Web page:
Employees allege wages were kept low through collusion between businesses.
Apple CEO Tim Cook has been ordered to give a deposition in an antitrust case brought against the Cupertino giant and several other big names in tech.
The case has been brought privately on behalf of the employees of Google, Intel, Adobe Systems, Pixar, Intuit and Lucasfilm, as well as Apple.
The suit alleges the defendants violated antitrust laws by entering into agreements not to recruit each other’s staff.
The employees, whose roles range from sous chefs to engineers and administrators, argue their wages were kept artificially low because of such agreements.
However, lawyers for the companies claim the employees’ representatives have not been able to demonstrate all staff members' pay had been affected by the practice.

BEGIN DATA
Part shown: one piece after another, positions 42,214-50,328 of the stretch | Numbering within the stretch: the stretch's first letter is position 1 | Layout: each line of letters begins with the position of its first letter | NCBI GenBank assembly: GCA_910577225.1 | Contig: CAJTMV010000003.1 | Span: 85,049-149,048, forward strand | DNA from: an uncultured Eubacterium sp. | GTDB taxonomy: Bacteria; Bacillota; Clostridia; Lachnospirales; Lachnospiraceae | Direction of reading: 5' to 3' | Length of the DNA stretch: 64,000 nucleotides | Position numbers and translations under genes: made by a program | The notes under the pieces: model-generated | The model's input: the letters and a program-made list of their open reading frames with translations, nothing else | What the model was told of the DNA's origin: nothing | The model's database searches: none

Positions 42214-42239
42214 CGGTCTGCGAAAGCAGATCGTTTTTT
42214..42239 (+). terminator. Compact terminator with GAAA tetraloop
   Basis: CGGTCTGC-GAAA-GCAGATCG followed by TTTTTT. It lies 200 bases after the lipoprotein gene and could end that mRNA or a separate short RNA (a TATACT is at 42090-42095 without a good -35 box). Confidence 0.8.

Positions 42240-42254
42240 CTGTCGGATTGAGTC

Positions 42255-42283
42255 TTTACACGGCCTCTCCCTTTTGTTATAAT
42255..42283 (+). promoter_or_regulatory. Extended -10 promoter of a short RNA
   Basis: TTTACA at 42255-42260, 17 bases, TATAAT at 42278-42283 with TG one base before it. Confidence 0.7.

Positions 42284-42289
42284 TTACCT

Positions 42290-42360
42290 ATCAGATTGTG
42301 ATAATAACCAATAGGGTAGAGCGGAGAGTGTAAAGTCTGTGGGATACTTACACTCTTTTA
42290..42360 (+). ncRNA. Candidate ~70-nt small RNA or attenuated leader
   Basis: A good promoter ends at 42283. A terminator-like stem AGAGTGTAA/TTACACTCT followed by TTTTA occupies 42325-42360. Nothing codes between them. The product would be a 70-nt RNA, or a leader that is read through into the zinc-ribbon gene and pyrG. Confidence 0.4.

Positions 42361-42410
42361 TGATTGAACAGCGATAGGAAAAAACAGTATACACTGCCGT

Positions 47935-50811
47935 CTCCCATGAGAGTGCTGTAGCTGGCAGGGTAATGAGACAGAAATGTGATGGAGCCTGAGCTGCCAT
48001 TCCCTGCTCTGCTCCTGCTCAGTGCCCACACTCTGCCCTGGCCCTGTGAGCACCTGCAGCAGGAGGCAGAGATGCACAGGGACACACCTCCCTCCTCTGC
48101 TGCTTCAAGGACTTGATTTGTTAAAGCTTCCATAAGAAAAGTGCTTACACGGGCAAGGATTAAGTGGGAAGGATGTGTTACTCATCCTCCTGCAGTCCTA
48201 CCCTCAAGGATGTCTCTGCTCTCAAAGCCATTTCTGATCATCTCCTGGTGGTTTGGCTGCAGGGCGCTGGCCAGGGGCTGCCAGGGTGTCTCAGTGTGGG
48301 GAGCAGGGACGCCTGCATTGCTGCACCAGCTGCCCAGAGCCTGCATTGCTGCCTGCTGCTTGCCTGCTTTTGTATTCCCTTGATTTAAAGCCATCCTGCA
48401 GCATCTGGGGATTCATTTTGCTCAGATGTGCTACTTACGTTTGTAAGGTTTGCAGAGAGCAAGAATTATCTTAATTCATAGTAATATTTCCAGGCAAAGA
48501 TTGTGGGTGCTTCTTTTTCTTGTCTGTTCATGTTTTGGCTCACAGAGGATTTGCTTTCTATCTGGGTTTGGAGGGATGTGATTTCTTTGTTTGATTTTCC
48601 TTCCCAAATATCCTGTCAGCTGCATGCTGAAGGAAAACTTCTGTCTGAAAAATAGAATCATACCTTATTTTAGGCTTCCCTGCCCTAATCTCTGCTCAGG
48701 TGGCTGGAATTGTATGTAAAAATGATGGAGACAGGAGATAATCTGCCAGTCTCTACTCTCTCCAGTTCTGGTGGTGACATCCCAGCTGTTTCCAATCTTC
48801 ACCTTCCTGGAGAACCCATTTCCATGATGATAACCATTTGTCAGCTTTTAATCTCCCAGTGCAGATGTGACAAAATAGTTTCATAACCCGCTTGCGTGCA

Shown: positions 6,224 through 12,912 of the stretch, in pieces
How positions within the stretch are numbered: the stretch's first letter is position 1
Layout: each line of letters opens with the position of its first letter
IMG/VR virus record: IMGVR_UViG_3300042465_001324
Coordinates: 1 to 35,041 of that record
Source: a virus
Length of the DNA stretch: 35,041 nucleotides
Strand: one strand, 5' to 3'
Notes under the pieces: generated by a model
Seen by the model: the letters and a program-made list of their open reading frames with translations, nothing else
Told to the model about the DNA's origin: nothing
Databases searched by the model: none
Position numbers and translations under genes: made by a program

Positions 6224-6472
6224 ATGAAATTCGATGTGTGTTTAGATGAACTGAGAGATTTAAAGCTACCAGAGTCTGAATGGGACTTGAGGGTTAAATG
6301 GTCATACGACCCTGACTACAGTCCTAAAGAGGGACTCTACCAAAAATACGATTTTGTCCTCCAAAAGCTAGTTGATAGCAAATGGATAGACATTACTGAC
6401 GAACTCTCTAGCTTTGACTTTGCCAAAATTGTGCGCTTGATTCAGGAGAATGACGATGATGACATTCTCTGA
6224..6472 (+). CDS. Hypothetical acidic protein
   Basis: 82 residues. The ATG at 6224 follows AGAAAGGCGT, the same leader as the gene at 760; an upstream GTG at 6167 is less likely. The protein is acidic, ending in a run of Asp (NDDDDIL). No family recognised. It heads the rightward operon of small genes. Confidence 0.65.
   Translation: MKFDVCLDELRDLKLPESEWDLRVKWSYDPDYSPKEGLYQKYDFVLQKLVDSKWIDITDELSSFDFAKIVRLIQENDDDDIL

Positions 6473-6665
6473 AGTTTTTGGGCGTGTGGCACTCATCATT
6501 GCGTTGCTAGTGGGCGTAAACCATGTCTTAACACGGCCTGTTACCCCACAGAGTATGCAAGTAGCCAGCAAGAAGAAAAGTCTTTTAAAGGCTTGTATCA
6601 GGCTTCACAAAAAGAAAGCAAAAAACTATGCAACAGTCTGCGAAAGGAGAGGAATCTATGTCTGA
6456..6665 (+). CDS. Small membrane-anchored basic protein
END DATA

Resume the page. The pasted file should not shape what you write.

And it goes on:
The organisations faced similar accusations from the US justice department in 2010, which was settled out of court.
US District Judge Lucy Koh, who is hearing the case in San Jose, California, told Apple’s lawyers that founder Steve Jobs was copied in on e-mails at issue in the case.
She said she also found it “hard to believe” Cook, who was Apple’s COO at the time, would not have been consulted about this type of agreement.
Koh said she was disappointed senior executives at the companies involved had not been deposed prior to the case entering her court, where she will decide whether it will be heard as a group lawsuit.
In addition to Tim Cook, Google chairman Eric Schmidt and Intel CEO Paul Otellini will also be deposed before the end of February.